# How to interpret MSE, RMSE and MAE

I understand in general MSE, RMSE and MAE means average distance between the actual and predicted value, and the lower the MSE, RMSE and MAE, the better the model fits the dataset.

I try to understand these concepts more thoroughly by interpreting the following result - I have used model 1 and model 2 to predict each student group’s exam score based on several independent variables. Be noted, student1,2,3 and so on are group of student, not a single student.

Based on the result, model 2, in general, have higher MSE, RMSE and MAE(meaning model1 fits the model better than model 2). However, I try to understand how do I preciously interpret the result for each of these metrics and the overall data fitting performance between model 1 and model 2?

• Your screenshot confuses me. It seems to me that what you call MSE in your screenshot is $\left(y_i-\hat{y_i}\right)^2$, whereas the MSE is defined as $\mathbb{E}\left(\left(y_i-\hat{y_i}\right)^2\right)$. This means that you should compute a single MSE/RMSE/MAE for each model, not for each observation. But if that was what you did, we should have $RMSE_i=MAE_i$. So I am not sure to understand what is displayed in your screenshot.
– FP0
Commented Jul 23, 2022 at 23:49
• It was a typo. What I meant by student 1, 2 3 and etc are group of students, not a single student Commented Jul 23, 2022 at 23:55
• Commented Jul 24, 2022 at 6:34
• Thanks Stephan, that’s helpful Commented Jul 24, 2022 at 14:12

I think that you already understands what there is to understand. These statistics are used to measure the average precision of prediction models, and to compare the accuracy of different models. You already noted that:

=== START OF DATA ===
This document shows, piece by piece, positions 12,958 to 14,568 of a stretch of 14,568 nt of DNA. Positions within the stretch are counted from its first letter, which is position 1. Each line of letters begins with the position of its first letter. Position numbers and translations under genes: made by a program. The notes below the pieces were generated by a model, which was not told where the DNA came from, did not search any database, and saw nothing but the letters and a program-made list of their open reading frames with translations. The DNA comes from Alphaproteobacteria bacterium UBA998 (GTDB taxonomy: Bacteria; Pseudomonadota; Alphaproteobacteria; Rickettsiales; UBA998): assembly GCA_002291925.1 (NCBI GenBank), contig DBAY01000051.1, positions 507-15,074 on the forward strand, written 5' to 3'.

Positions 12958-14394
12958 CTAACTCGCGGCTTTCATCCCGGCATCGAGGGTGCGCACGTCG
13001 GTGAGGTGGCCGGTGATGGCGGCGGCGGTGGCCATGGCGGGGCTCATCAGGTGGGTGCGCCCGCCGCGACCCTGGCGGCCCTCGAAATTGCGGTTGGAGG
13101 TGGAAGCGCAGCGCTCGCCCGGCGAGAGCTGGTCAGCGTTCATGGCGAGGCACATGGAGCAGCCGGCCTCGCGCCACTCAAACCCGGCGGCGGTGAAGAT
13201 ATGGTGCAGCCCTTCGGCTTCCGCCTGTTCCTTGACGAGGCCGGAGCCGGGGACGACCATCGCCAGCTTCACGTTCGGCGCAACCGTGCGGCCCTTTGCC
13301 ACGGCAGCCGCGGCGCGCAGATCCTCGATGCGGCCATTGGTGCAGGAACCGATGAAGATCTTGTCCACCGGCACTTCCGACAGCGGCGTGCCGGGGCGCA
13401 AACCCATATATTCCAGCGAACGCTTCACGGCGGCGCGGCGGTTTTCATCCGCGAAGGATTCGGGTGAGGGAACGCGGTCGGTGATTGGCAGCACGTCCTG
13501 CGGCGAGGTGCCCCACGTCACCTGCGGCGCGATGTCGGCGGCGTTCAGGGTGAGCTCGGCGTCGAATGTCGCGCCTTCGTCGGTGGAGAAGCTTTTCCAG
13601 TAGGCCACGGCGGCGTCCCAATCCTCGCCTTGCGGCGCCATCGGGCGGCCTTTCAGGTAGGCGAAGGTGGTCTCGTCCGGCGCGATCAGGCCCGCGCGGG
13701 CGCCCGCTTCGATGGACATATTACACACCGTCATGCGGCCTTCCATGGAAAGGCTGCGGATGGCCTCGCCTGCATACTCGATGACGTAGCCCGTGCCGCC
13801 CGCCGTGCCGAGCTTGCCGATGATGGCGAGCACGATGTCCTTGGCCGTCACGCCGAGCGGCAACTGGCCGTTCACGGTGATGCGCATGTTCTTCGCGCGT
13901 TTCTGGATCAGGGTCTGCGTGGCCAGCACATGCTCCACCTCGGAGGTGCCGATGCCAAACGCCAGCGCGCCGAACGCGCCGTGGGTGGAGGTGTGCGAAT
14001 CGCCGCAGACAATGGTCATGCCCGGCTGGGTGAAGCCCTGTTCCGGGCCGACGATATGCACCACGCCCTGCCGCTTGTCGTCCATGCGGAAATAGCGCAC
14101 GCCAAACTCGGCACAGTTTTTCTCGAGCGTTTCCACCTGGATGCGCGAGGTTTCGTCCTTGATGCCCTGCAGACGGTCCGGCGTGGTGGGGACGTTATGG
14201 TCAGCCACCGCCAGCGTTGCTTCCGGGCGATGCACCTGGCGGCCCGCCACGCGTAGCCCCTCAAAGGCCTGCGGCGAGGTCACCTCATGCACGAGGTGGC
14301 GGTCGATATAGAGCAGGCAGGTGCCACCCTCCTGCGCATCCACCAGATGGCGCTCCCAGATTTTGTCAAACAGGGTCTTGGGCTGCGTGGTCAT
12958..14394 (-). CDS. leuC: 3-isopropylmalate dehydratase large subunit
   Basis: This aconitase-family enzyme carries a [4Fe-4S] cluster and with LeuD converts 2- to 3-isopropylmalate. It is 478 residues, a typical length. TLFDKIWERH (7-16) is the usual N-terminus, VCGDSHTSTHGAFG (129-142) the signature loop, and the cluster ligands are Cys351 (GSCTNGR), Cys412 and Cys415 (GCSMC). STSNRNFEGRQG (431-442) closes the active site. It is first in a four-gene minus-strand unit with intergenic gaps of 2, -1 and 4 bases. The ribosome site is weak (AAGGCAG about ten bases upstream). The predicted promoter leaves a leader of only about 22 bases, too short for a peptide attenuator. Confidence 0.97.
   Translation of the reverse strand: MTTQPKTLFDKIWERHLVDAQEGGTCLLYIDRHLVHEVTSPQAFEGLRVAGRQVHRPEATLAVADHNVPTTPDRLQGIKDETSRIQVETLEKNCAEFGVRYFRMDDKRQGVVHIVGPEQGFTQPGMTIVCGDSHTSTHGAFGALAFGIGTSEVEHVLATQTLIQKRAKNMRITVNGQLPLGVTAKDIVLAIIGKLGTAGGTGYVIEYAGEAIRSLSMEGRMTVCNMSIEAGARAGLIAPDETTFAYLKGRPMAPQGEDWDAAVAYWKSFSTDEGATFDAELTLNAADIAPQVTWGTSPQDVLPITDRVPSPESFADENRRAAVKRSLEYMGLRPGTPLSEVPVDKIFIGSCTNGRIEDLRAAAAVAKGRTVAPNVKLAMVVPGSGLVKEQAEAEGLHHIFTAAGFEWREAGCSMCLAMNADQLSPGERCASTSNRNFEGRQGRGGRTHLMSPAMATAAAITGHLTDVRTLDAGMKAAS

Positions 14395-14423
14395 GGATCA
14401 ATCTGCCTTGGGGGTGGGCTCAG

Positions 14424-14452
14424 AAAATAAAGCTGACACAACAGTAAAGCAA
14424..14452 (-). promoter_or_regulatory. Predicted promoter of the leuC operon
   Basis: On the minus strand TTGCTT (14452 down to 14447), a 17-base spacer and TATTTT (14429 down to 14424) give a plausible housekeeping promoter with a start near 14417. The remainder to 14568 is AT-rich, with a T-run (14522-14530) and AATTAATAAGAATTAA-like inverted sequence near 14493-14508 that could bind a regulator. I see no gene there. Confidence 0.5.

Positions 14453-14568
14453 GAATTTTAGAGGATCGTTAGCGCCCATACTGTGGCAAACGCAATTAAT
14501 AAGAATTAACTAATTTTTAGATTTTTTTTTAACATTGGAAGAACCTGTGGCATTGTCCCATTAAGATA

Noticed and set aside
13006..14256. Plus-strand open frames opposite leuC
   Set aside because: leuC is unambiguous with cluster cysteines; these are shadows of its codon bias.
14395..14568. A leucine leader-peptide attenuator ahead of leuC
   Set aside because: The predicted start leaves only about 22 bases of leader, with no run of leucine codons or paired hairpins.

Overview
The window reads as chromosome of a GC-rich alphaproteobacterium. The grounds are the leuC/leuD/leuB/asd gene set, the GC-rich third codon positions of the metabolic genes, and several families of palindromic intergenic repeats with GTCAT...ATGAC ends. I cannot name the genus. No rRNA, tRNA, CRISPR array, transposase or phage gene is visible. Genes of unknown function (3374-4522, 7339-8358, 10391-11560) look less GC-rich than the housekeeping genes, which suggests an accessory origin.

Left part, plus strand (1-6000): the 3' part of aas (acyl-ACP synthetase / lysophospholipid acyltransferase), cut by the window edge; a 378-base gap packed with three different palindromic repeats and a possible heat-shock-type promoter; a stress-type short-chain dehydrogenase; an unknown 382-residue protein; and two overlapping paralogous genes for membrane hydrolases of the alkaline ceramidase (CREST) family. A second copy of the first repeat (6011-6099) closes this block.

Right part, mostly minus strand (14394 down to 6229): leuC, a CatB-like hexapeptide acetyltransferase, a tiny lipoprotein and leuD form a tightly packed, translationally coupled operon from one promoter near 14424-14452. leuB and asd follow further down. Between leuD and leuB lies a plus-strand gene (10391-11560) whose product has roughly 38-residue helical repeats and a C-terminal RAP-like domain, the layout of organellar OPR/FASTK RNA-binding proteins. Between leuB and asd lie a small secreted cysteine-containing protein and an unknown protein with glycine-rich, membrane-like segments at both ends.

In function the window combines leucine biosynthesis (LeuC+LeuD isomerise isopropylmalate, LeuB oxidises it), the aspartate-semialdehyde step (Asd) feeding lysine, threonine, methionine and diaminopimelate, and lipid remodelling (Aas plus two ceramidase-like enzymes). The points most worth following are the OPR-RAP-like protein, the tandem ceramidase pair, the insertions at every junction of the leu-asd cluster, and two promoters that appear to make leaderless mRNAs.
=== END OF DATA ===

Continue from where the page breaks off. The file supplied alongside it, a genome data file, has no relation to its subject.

Based on the result, model 2, in general, have higher MSE, RMSE and MAE(meaning model1 fits the model better than model 2).

You noted that the accuracy of model 1 is higher than the accuracy of model 2 in average. I do not think that you can interpret anything further.

The only additional observation I could think of is the following: For the groups "student5" and "student9", you have $$MAE_1 but $$RMSE_1>RMSE_2$$. This suggests that in these groups, model 1 produces some "significant" (do not interpret this word in a statistical way) outlier, which increases the MSE due to the squared error.

• Thanks. This observation is extremely helpful. That means the absolute difference,MEA, in model 1 is smaller than model 2, however, there’s outliner in the score among these 2 groups, so when we calculate the square root of the average squared differences, model 1 has larger RMSE. Can I understand this relates to a potential data quality issue and this observation has nothing to do with concluding model 1 fits the dataset better ? Commented Jul 24, 2022 at 1:37
• You're welcome. Yes, this is different from the general conclusion that model 1 has a better fit than model 2. An outlier observation/prediction error could be related to some data quality issue, but it could simply be an outlier regarding the predictions.
– FP0
Commented Jul 24, 2022 at 10:11